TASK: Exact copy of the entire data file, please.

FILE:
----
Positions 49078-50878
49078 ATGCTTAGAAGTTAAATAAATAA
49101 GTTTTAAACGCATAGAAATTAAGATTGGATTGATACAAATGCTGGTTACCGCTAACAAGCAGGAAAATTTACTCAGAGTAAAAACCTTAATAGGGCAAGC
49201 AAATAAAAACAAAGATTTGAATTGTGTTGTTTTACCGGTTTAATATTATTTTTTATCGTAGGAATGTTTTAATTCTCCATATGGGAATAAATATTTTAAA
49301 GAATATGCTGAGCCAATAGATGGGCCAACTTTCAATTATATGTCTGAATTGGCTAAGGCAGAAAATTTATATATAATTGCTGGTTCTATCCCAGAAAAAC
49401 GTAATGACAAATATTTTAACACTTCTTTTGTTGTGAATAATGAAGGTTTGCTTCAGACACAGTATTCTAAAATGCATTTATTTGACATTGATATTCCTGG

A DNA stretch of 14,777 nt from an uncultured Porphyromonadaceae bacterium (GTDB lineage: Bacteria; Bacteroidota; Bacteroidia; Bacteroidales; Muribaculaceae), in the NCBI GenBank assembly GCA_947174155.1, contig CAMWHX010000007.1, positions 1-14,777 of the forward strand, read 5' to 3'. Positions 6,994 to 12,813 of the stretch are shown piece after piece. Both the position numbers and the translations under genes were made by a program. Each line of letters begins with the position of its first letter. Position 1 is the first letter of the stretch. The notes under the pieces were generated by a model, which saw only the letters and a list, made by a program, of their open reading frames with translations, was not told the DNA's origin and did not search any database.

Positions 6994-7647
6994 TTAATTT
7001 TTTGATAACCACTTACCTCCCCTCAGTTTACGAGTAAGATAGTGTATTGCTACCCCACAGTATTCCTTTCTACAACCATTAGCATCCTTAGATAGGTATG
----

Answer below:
Positions 49078-50878
49078 ATGCTTAGAAGTTAAATAAATAA
49101 GTTTTAAACGCATAGAAATTAAGATTGGATTGATACAAATGCTGGTTACCGCTAACAAGCAGGAAAATTTACTCAGAGTAAAAACCTTAATAGGGCAAGC
49201 AAATAAAAACAAAGATTTGAATTGTGTTGTTTTACCGGTTTAATATTATTTTTTATCGTAGGAATGTTTTAATTCTCCATATGGGAATAAATATTTTAAA
49301 GAATATGCTGAGCCAATAGATGGGCCAACTTTCAATTATATGTCTGAATTGGCTAAGGCAGAAAATTTATATATAATTGCTGGTTCTATCCCAGAAAAAC
49401 GTAATGACAAATATTTTAACACTTCTTTTGTTGTGAATAATGAAGGTTTGCTTCAGACACAGTATTCTAAAATGCATTTATTTGACATTGATATTCCTGG

A DNA stretch of 14,777 nt from an uncultured Porphyromonadaceae bacterium (GTDB lineage: Bacteria; Bacteroidota; Bacteroidia; Bacteroidales; Muribaculaceae), in the NCBI GenBank assembly GCA_947174155.1, contig CAMWHX010000007.1, positions 1-14,777 of the forward strand, read 5' to 3'. Positions 6,994 to 12,813 of the stretch are shown piece after piece. Both the position numbers and the translations under genes were made by a program. Each line of letters begins with the position of its first letter. Position 1 is the first letter of the stretch. The notes under the pieces were generated by a model, which saw only the letters and a list, made by a program, of their open reading frames with translations, was not told the DNA's origin and did not search any database.

Positions 6994-7647
6994 TTAATTT
7001 TTTGATAACCACTTACCTCCCCTCAGTTTACGAGTAAGATAGTGTATTGCTACCCCACAGTATTCCTTTCTACAACCATTAGCATCCTTAGATAGGTATG